In 3 April 2014 correspondence with the Research Directorate, an official at the Embassy of Romania in Ottawa said that one can apply to the embassy, or the consulates general of Romania in Montreal, Toronto, and Vancouver, for a criminal record, by completing a form and paying a fee of approximately C$50. The official said the process can take two or three months (Romania 3 Apr. 2014).

In a telephone interview with the Research Directorate, the official of the embassy stated that the embassy can arrange a power of attorney to authorize someone in Romania to access police reports or criminal records on behalf of a person who resides outside of the country (ibid. 1 Apr. 2014), adding in the follow-up correspondence that this could also be done at the consulates general of Romania (ibid. 3 Apr. 2014). The representative of the Directorate for Criminal Records, Statistics and Operational Registers of the Romanian Police similarly stated that criminal records can be obtained through a Romanian embassy or consulate, in person or through a representative, provided the person applying has a power of attorney (ibid. 28 Mar. 2014). The official of the embassy in Ottawa explained that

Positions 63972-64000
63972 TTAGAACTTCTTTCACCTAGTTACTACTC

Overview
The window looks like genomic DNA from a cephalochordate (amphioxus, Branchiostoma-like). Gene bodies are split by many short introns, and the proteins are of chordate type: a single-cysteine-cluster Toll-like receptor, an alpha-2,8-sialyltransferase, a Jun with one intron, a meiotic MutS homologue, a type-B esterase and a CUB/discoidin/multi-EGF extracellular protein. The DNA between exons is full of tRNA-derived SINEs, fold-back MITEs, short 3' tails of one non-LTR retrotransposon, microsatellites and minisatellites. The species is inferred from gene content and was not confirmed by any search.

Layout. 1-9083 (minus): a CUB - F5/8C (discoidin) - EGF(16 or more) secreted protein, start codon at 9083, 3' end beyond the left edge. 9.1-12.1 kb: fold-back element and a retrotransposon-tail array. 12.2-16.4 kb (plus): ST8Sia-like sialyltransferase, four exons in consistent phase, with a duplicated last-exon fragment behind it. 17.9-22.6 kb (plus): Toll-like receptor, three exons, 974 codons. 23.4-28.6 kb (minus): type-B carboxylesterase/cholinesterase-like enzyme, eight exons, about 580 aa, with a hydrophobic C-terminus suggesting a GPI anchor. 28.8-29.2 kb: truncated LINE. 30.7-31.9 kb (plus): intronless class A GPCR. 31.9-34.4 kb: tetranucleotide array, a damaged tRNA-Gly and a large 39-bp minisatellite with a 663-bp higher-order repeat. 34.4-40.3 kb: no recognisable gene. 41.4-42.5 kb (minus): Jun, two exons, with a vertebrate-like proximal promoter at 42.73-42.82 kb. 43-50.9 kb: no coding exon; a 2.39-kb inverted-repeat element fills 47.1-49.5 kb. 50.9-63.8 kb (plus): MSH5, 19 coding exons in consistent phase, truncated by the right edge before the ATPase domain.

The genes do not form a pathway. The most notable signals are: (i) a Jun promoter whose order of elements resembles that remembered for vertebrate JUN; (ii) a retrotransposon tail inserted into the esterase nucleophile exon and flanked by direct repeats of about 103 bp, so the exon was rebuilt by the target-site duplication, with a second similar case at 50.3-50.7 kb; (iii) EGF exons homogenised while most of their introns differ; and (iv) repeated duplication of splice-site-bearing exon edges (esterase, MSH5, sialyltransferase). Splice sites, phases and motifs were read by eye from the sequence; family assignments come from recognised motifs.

[t]he notarized letter/power of attorney can be authenticated on the spot when the person comes to the embassy....

The person arranging the power of attorney must have a valid identity document, such as a passport or ID card, to authenticate his or her identity. It is also necessary to know details about the person in Romania being authorized to access the documents, such as the person's name, address, passport or ID number, and personal data (such as birth date or Personal Number Code). (ibid. 3 Apr. 2014)

The official noted that the fee for arranging a power of attorney is approximately C$90 (ibid.). Further or corroborating information could not be found among the sources consulted by the Research Directorate within the time constraints of this Response.

This Response was prepared after researching publicly accessible information currently available to the Research Directorate within time constraints. This Response is not, and does not purport to be, conclusive as to the merit of any particular claim for refugee protection. Please find below the list of sources consulted in researching this Information Request.

References

Fundația pentru o societate deschisa. 27 March 2014. Correspondence from a program coordinator to the Research Directorate.